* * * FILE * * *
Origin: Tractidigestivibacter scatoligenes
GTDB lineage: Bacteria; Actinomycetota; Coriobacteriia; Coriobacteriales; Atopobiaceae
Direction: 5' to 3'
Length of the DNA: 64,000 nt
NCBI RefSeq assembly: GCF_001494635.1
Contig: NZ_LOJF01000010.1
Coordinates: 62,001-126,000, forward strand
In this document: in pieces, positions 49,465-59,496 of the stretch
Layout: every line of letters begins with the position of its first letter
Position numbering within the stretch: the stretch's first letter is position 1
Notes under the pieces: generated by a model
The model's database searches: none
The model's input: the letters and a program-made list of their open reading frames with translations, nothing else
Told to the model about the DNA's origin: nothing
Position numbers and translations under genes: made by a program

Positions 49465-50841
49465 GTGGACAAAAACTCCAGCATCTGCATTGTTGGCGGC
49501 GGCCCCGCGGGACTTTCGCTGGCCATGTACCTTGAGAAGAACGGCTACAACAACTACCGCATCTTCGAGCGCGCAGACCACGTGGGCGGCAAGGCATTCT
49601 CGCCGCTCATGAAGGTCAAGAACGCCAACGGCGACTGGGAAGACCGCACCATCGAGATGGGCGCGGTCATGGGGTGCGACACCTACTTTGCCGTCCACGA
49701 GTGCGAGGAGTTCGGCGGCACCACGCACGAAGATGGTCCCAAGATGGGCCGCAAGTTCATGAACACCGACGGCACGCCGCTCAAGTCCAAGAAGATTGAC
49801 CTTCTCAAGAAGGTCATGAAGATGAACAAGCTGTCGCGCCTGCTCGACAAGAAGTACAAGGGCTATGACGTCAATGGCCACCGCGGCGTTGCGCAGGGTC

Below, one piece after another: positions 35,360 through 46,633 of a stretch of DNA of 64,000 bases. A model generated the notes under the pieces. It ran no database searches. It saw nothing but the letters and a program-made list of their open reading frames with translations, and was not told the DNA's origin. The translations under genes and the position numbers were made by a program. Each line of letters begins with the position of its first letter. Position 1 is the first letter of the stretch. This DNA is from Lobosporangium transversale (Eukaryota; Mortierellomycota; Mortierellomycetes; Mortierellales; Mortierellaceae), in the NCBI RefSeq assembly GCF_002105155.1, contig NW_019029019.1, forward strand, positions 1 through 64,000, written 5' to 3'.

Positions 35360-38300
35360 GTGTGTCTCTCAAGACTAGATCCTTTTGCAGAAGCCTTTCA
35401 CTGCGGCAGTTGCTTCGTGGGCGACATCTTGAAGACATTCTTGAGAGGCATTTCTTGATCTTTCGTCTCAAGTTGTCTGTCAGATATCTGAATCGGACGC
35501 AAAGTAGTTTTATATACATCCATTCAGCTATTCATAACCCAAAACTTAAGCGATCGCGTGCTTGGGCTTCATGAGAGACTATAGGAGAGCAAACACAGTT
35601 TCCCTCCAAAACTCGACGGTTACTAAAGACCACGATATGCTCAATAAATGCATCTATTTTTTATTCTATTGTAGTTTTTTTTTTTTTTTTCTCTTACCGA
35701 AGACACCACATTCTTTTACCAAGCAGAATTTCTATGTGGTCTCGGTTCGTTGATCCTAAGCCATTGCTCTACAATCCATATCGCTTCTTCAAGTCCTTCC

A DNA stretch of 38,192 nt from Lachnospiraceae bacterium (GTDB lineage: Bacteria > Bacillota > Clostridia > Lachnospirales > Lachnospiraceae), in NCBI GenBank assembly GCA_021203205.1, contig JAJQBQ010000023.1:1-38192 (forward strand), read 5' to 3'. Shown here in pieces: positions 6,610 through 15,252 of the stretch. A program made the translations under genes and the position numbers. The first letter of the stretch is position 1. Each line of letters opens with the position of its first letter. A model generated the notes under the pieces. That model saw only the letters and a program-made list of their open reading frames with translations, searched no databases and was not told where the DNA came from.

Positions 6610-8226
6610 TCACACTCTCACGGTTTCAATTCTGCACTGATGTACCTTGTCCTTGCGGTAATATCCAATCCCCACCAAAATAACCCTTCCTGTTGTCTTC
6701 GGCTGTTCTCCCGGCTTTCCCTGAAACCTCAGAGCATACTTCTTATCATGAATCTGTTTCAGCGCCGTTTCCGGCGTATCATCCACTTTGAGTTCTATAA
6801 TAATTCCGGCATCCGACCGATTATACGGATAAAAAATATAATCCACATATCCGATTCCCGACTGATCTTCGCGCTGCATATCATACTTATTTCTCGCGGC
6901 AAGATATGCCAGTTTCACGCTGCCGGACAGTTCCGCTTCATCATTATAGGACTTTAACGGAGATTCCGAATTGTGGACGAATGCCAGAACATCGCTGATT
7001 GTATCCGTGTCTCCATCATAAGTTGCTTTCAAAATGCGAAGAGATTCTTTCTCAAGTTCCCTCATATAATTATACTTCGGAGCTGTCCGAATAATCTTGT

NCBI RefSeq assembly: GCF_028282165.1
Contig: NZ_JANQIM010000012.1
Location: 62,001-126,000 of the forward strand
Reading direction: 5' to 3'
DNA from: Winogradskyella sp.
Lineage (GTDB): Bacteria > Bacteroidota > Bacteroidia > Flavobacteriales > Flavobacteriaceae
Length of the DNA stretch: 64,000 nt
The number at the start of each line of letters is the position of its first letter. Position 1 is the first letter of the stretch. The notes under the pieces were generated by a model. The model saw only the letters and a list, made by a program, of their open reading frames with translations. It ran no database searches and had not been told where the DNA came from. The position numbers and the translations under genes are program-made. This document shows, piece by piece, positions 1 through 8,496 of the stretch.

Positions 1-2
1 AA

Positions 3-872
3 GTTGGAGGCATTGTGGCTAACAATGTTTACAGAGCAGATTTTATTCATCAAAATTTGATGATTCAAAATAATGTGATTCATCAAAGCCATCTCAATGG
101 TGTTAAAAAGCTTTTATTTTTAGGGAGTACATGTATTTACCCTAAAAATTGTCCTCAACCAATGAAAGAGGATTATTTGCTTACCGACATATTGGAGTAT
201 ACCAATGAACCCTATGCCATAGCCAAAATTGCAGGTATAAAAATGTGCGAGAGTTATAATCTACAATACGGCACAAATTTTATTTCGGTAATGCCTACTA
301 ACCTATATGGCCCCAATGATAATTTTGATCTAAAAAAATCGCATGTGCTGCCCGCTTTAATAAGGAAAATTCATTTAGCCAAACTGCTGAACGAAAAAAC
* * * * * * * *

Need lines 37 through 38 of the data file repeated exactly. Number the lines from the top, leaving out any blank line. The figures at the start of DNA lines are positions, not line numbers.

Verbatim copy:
Contig: NZ_JANQIM010000012.1
Location: 62,001-126,000 of the forward strand